I was talking to Lance one day about some particularly impressive client — I don’t remember, exactly, but maybe this client had just deadlifted 600 lbs. or something like that. I casually said, “I’ll never be able to do that.”
I’ll never forget what Lance said to me then: “That’s a fixed mindset!”
I opened my mouth to argue with him, then closed it when I realized what he was saying.
Sure, maybe I’ll never deadlift 600 lbs. Maybe my genetics and my prior injuries (not to mention a lack of work ethic or dedication) do, in fact, make it impossible for me to accomplish that particular achievement.
But Lance’s general point was exactly right. I was, like so many people, setting myself up for failure just by saying, or even thinking, that I could “never” accomplish something.
A person with a fixed mindset is, above all, afraid of judgment. A great example of this is a child who has been told that she is “smart.” Her parents and her teachers praise her for being smart and for getting good grades because she is smart.
Pretty soon she starts to believe that she is smart, and being smart leads to praise. But what happens when she runs into a math/literature/science/whatever class that she isn’t immediately good at?
She hates it. She finds reasons to avoid it. She doesn’t want to do anything that will jeopardize her image of herself as smart. She says she doesn’t “like” math any more, when in reality she’s just terrified of it because it doesn’t come easily to her.
In contrast, a growth mindset is focused on learning and development.
Growth mindsets are okay with running into things that are a challenge at first. Mistakes and struggle = opportunities for learning.
A kid with a growth mindset understands that sooner or later, you’ll run into something that doesn’t come easily to you. Math, kicking a soccer ball, cooking, dancing — whatever it is, it’s okay not to be “good” at something right at the beginning.
Struggling doesn’t mean you’re stupid, or not talented. It just means that you have to put in your work before you’ll improve.
Carol Dweck, professor of psychology at Stanford, popularized the notion of growth mindsets vs fixed mindsets in a series of influential studies. Here’s a short summary of her most famous studies:
In many of our studies (see Mueller & Dweck, 1998), 5th grade students worked on a task, and after the first set of problems, the teacher praised some of them for their intelligence (“You must be smart at these problems”) and others for their effort (“You must have worked hard at these problems”). We then assessed the students’ mind-sets. In one study, we asked students to agree or disagree with mind-set statements, such as, “Your intelligence is something basic about you that you can’t really change.” Students praised for intelligence agreed with statements like these more than students praised for effort did. In another study, we asked students to define intelligence. Students praised for intelligence made significantly more references to innate, fixed capacity, whereas the students praised for effort made more references to skills, knowledge, and areas they could change through effort and learning. Thus, we found that praise for intelligence tended to put students in a fixed mind-set (intelligence is fixed, and you have it), whereas praise for effort tended to put them in a growth mind-set (you’re developing these skills because you’re working hard).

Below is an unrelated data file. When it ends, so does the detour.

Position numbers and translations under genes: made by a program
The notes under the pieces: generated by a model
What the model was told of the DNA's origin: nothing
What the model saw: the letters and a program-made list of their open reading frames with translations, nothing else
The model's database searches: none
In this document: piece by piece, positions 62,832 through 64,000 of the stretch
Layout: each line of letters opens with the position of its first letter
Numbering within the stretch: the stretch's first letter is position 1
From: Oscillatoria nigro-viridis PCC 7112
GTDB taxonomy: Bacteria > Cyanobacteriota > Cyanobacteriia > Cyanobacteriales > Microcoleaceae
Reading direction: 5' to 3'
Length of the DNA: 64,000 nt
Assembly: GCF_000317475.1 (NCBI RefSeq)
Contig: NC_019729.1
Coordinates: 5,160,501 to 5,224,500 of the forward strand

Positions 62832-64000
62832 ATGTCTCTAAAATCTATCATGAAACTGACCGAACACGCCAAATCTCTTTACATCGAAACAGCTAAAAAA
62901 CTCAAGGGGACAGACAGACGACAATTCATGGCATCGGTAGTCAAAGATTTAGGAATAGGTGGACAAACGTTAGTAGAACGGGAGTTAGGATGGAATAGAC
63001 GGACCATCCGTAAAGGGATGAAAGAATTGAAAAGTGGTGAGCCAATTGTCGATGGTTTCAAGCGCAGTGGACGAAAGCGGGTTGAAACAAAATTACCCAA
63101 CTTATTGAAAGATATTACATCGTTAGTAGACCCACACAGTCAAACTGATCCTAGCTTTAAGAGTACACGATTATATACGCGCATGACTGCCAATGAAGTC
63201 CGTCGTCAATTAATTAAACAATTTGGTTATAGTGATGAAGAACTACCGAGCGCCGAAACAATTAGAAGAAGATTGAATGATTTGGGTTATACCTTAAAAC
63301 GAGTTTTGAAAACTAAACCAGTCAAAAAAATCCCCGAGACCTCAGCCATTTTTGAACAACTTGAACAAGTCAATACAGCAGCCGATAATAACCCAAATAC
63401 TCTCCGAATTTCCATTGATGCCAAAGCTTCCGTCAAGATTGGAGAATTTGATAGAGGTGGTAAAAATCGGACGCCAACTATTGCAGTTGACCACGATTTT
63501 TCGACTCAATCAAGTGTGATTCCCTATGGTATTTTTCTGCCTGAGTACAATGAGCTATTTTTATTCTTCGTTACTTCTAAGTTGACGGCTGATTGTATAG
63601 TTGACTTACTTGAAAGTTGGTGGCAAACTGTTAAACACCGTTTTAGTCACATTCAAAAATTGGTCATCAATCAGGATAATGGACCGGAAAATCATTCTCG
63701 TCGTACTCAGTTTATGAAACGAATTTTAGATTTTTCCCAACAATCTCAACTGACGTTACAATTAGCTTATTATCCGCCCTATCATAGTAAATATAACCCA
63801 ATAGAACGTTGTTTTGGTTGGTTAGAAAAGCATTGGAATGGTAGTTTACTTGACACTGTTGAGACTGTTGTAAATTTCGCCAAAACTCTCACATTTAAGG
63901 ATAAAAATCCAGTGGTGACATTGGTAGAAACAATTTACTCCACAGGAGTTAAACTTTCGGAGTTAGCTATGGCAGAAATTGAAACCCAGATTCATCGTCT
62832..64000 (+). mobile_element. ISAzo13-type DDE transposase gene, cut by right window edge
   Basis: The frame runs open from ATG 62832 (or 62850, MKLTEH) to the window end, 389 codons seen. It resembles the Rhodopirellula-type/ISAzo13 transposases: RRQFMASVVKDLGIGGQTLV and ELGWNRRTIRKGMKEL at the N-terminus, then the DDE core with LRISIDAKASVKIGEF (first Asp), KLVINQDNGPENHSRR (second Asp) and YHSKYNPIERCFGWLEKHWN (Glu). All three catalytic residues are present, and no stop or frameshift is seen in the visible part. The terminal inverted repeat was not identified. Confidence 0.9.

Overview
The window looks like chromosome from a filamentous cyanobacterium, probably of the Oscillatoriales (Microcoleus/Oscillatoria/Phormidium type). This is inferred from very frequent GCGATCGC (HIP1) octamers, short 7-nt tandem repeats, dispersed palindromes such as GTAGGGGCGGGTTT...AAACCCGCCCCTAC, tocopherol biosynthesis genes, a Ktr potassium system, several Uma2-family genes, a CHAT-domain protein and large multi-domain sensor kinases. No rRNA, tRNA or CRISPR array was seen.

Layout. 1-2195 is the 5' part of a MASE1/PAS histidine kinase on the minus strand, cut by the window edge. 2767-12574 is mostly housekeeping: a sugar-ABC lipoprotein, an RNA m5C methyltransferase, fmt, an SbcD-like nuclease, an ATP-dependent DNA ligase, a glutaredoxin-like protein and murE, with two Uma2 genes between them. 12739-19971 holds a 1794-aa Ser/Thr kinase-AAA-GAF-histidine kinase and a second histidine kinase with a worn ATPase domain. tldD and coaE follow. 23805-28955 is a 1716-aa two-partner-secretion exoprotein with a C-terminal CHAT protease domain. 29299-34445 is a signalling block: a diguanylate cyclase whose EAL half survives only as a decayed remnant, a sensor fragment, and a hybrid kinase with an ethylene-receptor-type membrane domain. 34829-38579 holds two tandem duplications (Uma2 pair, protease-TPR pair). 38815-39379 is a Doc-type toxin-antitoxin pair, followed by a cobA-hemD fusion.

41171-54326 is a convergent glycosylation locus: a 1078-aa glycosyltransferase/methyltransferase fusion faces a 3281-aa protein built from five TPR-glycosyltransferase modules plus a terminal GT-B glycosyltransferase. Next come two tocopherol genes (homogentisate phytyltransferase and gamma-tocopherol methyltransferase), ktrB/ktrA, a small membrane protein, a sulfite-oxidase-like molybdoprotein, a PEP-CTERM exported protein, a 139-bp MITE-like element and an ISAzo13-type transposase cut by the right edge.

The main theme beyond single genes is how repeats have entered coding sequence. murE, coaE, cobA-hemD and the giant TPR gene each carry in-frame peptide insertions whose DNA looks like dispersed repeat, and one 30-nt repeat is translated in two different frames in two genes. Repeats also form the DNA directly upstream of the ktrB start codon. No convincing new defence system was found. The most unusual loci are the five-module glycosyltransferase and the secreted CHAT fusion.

We then offered students a chance to work on either a challenging task that they could learn from or an easy one that ensured error-free performance. Most of those praised for intelligence wanted the easy task, whereas most of those praised for effort wanted the challenging task and the opportunity to learn.
Next, the students worked on some challenging problems. As a group, students who had been praised for their intelligence lost their confidence in their ability and their enjoyment of the task as soon as they began to struggle with the problem. If success meant they were smart, then struggling meant they were not. The whole point of intelligence praise is to boost confidence and motivation, but both were gone in a flash. Only the effort-praised kids remained, on the whole, confident and eager.
When the problems were made somewhat easier again, students praised for intelligence did poorly, having lost their confidence and motivation. As a group, they did worse than they had done initially on these same types of problems. The students praised for effort showed excellent performance and continued to improve.
Finally, when asked to report their scores (anonymously), almost 40 percent of the intelligence-praised students lied. Apparently, their egos were so wrapped up in their performance that they couldn’t admit mistakes. Only about 10 percent of the effort-praised students saw fit to falsify their results.
So there you have it: praising kids for their “intelligence” doesn’t boost their self-esteem in the long run. They’ll feel good until the first time they struggle with anything. Then they lose confidence, avoid challenges, and even lie about their achievements.
In contrast, praising kids for their effort and work ethic leads to kids who embrace challenges. They persevere when things are hard, and they grow.
How does this fit in with training at IFAST?
We’ll always challenge you to do things that are outside of your comfort zone. They’re good for your body, and they’re good for you as a person.
We’ll encourage you not to say things like “I’ll always be fat” or “I’ll never be good at this.” In fact, we won’t let you even think those things. Because if you’re not “good” at squats, I’ll tell you to reserve judgment until you’ve completed 6,000 reps of squats. Believe me, if you put in 6,000 careful reps under the eye of a good coach, you’ll get good at squats.
Watch Dr. Dweck’s short (and awesome) TED talk below for more details.